THCA and THC: What’s the difference?
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- Why we get high on THC and not THCA, how cannabinoids convert, and raw cannabis as a superfood
- THCA vs. THC: decarboxylation process
Why we get high on THC and not THCA, how cannabinoids convert, and raw cannabis as a superfood
Surprise! You’re just not going to get high by eating that freshly picked weed. At all. When cannabis is harvested and raw, no matter how much potential resides within, there is practically none of marijuana’s most famous and intoxicating cannabinoid, delta-9-tetrahydrocannabinol (THC). There is, however, a wealth of tetrahydrocannabinolic acid (THCA), an inactive compound found within the trichomes of living cannabis plants.
So, if someone ever asks you “ what does THC stand for?” don’t confuse the two similar terms. As you’ll soon discover, they are vastly different in both chemical structure and how they interact with the human body.
THCA is a cannabinoid that until recently has been closely compared to THC. Though THCA doesn’t get one high and THC certainly does, there is a relation: THCA is the precursor to psychoactive THC effects .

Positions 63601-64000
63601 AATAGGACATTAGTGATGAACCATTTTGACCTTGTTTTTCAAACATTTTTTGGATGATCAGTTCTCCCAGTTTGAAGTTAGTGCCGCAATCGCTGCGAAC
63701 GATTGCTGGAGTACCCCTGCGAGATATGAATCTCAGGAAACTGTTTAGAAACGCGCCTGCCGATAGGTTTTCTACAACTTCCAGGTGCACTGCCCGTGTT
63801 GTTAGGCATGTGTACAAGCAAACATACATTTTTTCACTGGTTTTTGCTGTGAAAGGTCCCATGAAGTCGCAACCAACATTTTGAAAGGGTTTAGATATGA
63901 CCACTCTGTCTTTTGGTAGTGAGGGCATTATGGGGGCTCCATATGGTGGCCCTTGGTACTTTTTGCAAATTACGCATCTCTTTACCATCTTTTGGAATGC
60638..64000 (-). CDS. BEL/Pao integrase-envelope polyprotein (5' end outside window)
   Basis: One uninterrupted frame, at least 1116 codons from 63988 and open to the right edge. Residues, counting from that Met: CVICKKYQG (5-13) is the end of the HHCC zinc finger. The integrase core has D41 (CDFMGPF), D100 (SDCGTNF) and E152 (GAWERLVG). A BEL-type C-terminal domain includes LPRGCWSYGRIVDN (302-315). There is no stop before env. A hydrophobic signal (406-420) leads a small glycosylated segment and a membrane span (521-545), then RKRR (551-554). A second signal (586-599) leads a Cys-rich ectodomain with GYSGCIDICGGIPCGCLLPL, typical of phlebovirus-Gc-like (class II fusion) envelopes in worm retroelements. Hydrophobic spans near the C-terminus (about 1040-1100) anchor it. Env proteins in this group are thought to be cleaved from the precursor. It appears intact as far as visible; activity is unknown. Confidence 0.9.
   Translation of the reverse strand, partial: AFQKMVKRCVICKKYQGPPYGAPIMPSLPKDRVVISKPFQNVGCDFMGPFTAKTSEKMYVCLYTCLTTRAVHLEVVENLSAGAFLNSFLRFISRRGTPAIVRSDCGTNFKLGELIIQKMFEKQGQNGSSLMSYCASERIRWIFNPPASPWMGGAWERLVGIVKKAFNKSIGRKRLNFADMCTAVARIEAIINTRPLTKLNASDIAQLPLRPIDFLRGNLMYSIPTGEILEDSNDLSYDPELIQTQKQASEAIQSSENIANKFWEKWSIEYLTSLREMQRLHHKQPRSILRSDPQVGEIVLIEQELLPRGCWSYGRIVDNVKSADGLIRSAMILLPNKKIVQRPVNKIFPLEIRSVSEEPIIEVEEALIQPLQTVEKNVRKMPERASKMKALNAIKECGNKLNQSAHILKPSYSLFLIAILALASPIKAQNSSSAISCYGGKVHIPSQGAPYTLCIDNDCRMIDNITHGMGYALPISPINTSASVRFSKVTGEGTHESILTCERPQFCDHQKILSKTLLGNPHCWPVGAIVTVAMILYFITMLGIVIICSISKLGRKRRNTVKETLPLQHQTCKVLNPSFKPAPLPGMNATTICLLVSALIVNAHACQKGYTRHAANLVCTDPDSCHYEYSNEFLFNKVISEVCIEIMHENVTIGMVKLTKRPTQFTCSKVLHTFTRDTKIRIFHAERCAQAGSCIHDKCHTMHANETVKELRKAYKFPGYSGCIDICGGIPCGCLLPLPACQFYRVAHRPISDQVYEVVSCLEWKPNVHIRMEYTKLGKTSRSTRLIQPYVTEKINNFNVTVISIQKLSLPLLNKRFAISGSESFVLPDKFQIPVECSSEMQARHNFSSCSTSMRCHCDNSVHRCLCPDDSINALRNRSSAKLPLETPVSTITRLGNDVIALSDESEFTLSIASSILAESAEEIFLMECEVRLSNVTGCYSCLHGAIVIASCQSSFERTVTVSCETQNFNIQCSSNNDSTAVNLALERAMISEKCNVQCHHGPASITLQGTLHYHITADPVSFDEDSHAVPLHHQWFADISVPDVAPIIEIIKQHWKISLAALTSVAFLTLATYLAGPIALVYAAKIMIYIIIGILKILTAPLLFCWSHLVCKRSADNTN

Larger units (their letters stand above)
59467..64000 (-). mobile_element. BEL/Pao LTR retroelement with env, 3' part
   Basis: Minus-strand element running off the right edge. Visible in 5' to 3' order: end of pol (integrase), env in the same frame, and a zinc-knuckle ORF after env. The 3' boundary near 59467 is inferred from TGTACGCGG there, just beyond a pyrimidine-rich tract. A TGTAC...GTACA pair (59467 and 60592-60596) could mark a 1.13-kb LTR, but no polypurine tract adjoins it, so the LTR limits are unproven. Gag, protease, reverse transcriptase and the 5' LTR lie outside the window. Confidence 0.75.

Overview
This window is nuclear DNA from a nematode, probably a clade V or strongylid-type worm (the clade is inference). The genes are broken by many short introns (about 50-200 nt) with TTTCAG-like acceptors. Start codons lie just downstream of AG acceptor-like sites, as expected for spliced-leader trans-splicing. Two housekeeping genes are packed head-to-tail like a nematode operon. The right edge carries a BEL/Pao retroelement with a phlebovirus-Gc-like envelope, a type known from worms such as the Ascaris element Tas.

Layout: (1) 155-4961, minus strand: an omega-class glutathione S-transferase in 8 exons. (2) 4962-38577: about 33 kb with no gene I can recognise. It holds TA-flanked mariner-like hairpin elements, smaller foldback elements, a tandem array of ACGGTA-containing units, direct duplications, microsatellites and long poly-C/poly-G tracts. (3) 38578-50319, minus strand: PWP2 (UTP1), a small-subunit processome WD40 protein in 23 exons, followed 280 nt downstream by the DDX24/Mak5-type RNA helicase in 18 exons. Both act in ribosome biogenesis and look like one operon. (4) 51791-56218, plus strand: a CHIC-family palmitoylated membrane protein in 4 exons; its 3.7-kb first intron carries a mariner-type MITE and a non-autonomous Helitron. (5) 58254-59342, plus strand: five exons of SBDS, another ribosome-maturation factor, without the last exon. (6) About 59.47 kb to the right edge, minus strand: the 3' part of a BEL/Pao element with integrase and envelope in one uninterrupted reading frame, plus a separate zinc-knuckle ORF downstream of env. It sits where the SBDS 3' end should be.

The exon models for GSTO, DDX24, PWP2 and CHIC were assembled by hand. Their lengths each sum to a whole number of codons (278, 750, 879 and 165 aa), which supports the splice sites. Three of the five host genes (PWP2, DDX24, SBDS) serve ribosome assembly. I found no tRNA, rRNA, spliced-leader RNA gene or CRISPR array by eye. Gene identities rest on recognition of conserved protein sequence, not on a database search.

So why does THC get us elevated and THCA doesn’t? The reason is due to the three-dimensional shape of the THCA molecule. It is a larger molecule that doesn’t fit into our cannabinoid receptors, specifically the CB1 receptors. A cannabinoid must fit into a body’s CB1 receptor in order to have an intoxicating effect at all.
The cannabis plant produces hundreds of cannabinoids , the chemical compounds responsible for the therapeutic and psychoactive effects of cannabis. Only a few cannabinoids contribute to the euphoric high that is unique to the cannabis plant, though. The most celebrated, researched, and sought-after is THC.